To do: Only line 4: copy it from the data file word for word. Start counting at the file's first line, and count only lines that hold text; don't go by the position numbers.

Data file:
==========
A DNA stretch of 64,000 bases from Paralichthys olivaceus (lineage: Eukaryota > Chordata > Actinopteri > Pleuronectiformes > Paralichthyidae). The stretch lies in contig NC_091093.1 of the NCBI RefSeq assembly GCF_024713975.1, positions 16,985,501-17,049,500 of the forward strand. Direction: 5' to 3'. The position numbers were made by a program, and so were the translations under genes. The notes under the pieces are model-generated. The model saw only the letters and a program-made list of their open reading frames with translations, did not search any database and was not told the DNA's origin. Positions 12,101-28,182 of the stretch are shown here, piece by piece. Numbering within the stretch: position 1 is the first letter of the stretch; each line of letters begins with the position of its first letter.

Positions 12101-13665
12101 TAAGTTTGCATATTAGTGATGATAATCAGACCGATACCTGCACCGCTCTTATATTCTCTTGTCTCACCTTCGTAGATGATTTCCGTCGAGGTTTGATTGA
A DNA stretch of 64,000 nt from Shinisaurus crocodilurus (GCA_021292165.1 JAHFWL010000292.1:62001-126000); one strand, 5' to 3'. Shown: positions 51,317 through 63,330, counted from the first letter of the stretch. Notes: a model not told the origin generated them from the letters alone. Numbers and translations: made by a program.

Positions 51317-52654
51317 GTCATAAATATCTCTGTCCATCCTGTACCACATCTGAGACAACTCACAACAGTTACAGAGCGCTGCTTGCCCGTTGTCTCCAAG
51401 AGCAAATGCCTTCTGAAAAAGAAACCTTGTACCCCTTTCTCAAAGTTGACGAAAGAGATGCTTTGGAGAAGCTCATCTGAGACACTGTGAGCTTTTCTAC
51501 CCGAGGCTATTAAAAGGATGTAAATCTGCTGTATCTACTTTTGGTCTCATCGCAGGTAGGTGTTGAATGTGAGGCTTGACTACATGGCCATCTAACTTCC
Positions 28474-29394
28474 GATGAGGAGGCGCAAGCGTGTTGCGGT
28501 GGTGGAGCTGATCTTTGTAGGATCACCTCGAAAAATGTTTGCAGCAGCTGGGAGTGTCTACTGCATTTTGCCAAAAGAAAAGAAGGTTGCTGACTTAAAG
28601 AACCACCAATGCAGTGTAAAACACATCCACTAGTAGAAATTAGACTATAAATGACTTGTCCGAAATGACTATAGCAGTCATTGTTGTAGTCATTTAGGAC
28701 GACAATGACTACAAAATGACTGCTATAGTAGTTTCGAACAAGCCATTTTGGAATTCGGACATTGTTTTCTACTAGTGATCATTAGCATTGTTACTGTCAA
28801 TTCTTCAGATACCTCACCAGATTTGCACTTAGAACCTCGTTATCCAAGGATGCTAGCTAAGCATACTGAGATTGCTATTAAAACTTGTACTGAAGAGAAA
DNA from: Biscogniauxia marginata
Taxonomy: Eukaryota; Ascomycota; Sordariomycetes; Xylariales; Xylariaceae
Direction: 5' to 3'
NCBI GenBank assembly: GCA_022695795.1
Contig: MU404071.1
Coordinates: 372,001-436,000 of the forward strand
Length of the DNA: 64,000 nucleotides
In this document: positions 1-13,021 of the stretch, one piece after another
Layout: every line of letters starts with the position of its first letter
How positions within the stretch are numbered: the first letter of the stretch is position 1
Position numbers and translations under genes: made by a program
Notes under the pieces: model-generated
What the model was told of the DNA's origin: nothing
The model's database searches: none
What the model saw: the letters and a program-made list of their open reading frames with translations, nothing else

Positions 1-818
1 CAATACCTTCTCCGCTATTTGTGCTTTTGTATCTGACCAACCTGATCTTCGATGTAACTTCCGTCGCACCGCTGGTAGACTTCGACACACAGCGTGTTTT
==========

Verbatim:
A DNA stretch of 64,000 nt from Shinisaurus crocodilurus (GCA_021292165.1 JAHFWL010000292.1:62001-126000); one strand, 5' to 3'. Shown: positions 51,317 through 63,330, counted from the first letter of the stretch. Notes: a model not told the origin generated them from the letters alone. Numbers and translations: made by a program.